Snowed Under and Burned-Out: Falling Productivity Under COVID

Blaise Radley
Snowed Under and Burned-Out: Falling Productivity Under COVID

It’s 2019 — early December to be exact. You’re in that last snug sweet spot before 2020. Maybe you’re dreaming of the prospect of a snowy festive period. When a mask-less Santa coming down the chimney was charming rather than a breach of social distancing. 

A year on, things look very different. 2020 has been incredibly taxing, whether due to the financial and physical toll of COVID-19, the burden on our mental health, or the unerring boredom of being locked up. Is it any surprise productivity has slowed?

According to our 2020 Holiday Click-Off survey, 82% of over 8,000 employees globally felt their productivity was likely to fall during the holidays. More than any other year, we all deserve a break (and perhaps a pint of eggnog). 

The Holiday Click-Off isn’t a new concept. That’s the time each year when workers decide enough’s enough and slow down. But has coronavirus dampened yuletide spirits? Or is there a greater need than ever to get misty-eyed under the mistletoe?

Millennials and Gen Z are the most affected

Most people admitted their productivity would dip this holiday period — a massive 82% of employees globally. Hidden behind that figure, however, is a generational gap that reveals how different the world of work is for different age groups.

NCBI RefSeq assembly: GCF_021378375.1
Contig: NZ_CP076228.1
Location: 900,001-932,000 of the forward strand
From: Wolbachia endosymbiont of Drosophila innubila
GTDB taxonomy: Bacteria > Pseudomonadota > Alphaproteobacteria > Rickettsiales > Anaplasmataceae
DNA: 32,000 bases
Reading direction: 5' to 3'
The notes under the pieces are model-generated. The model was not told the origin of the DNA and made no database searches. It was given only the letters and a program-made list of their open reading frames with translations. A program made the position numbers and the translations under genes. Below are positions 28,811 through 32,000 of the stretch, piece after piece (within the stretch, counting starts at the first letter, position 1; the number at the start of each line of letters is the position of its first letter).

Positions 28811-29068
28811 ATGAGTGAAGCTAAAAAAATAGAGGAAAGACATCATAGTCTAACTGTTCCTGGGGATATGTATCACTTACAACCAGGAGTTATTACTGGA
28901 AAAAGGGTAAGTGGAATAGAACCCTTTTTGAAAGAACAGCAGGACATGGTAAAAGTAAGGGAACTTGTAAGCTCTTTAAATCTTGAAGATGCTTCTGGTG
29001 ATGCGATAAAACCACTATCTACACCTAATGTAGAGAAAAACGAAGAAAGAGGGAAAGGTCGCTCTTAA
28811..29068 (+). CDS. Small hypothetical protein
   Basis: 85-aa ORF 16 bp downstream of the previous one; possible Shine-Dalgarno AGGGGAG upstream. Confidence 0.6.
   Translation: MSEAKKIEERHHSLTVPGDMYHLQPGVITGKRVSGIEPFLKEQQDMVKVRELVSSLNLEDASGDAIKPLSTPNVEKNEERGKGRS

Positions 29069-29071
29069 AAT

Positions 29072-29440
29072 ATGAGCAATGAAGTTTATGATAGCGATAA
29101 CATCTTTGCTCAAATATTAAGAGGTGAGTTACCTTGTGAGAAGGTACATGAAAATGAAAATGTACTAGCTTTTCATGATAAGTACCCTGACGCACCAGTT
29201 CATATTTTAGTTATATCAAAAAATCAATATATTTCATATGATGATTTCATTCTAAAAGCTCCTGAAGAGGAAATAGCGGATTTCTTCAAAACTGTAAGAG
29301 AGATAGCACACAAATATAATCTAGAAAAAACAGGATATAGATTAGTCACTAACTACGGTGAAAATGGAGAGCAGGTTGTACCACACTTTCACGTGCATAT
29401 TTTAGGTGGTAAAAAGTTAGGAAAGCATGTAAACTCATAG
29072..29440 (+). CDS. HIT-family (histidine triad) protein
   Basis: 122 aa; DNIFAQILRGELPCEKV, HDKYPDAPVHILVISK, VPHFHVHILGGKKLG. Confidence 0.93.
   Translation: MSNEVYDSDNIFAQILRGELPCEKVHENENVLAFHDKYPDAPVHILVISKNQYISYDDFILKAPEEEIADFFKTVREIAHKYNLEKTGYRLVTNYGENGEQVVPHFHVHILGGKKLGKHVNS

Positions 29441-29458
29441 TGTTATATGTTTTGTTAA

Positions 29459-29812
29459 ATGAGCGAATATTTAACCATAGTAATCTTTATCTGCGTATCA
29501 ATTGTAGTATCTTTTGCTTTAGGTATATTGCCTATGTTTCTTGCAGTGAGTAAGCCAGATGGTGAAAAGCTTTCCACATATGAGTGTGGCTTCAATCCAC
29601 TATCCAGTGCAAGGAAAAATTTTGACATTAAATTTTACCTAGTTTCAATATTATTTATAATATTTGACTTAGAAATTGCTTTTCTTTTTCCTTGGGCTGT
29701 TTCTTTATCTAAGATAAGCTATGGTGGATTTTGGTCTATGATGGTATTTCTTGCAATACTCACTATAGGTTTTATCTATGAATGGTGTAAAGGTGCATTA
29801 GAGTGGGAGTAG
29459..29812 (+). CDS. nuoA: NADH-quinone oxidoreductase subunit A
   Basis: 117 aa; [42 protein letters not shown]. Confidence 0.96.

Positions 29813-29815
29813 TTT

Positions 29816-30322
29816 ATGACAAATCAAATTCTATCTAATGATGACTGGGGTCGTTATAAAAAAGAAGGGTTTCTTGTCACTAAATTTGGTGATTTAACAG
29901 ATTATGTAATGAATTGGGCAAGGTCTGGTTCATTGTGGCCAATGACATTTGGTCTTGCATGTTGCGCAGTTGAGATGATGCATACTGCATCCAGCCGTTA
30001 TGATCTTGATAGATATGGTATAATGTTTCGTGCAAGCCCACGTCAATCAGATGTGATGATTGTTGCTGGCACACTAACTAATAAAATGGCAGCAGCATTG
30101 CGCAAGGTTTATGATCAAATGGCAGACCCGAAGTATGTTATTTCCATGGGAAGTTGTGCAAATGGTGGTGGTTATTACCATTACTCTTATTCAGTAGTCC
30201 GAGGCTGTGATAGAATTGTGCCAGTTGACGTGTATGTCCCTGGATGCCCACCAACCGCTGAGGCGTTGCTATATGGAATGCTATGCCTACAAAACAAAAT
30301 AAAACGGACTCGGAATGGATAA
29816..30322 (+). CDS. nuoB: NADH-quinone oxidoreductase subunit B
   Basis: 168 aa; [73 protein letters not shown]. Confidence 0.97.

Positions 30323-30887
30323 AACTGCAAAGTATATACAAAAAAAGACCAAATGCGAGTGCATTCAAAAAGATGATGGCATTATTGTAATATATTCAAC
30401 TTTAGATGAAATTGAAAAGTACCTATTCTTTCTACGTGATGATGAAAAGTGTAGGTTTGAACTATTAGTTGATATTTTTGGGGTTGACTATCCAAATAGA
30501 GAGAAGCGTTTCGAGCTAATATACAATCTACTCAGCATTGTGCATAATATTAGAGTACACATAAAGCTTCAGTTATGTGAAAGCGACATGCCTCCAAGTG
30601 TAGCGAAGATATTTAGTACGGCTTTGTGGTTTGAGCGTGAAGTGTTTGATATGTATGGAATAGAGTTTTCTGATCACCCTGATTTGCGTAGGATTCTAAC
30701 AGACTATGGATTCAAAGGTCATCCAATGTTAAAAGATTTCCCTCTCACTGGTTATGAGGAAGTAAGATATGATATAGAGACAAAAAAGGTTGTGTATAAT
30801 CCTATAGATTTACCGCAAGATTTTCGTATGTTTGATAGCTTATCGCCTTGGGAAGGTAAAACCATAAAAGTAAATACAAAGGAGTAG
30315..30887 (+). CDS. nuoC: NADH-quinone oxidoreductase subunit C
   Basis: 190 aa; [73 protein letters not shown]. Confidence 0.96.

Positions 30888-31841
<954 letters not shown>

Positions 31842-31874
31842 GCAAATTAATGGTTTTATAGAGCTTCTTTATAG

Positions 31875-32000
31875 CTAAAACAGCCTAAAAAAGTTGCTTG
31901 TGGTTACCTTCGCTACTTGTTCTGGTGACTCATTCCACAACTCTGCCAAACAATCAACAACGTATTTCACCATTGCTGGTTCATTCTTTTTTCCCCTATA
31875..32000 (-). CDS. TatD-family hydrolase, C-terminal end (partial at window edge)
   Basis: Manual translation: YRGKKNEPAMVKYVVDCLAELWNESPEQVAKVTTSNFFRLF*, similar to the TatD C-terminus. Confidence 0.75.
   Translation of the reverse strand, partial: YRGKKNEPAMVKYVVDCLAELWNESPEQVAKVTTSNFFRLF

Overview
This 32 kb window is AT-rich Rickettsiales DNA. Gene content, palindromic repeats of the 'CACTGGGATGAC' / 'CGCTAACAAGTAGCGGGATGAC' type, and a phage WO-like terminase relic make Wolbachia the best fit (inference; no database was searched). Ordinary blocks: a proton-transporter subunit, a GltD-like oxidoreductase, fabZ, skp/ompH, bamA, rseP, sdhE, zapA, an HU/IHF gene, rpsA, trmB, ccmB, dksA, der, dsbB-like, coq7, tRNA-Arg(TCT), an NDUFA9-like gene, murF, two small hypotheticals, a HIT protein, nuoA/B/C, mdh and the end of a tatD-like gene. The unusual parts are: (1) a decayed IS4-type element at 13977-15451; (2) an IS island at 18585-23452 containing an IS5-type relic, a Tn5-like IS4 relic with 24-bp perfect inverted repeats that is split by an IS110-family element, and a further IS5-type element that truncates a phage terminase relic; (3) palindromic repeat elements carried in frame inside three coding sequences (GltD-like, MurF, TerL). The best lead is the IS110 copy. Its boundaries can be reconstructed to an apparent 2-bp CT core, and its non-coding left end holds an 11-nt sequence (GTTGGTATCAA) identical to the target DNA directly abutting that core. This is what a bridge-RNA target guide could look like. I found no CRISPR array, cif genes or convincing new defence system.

The percentage of those saying their productivity would fall either “a lot” or “a little” varied accordingly: 88% (age 18-34), 83% (age 35-54), and 74% (age 55+). That means 18-34 year-olds are over 18% more likely to lose productivity during the holidays than those 55+.

Productivity in the Holidays statistics

Clearly, there’s a clash here. More cynical older workers might suggest that their younger cohorts are softer and less motivated to work up to the wire. It’s the sort of narrative solidified by harmful rhetoric around “millennial snowflakes” — a reductive term, albeit one fitting for this time of year. But instead of work ethic, we should look to changing attitudes around work and mental health.

Gen Z workers and, to a lesser extent, millennials have come of age in a workplace where the psychological safety of employees is paramount. Saying you feel unproductive in the winter months no longer means managers giving you the cold shoulder.

When we query why employees are feeling unproductive, it shouldn’t be from a place of criticism, but rather a place of compassion. There’s no point asking the question if you’re not prepared to listen. 

24% of those furloughed feel less productive 

It’s natural for people to wind down as December draws in. The days are shorter, the nights are colder — and who can stay focused with Bublé blaring out of every available speaker? Behind the twinkling lights this year is a different narrative, however. Are we really in the mood for a ‘Holly Jolly Christmas’?

Nearly one in five of respondents (19%) said they suspected their productivity would decline faster this year as a result of the pandemic. Notably, that figure rose to 24% amongst employees who were on furlough. Far from a chance for respite, furlough led to greater disengagement for nearly a quarter of respondents. 

Productivity during the pandemic statistics

2020 was defined by uncertainty, an uncertainty that people on furlough felt most. With so many unprecedented events this year; from the rate of infection, to the scale of each country’s lockdown, a lack of job security had an even more pronounced effect. Even for those back in work, that precariousness is still having a rolling impact on motivation.

Nearly 1 in 10 lose productivity before December 1st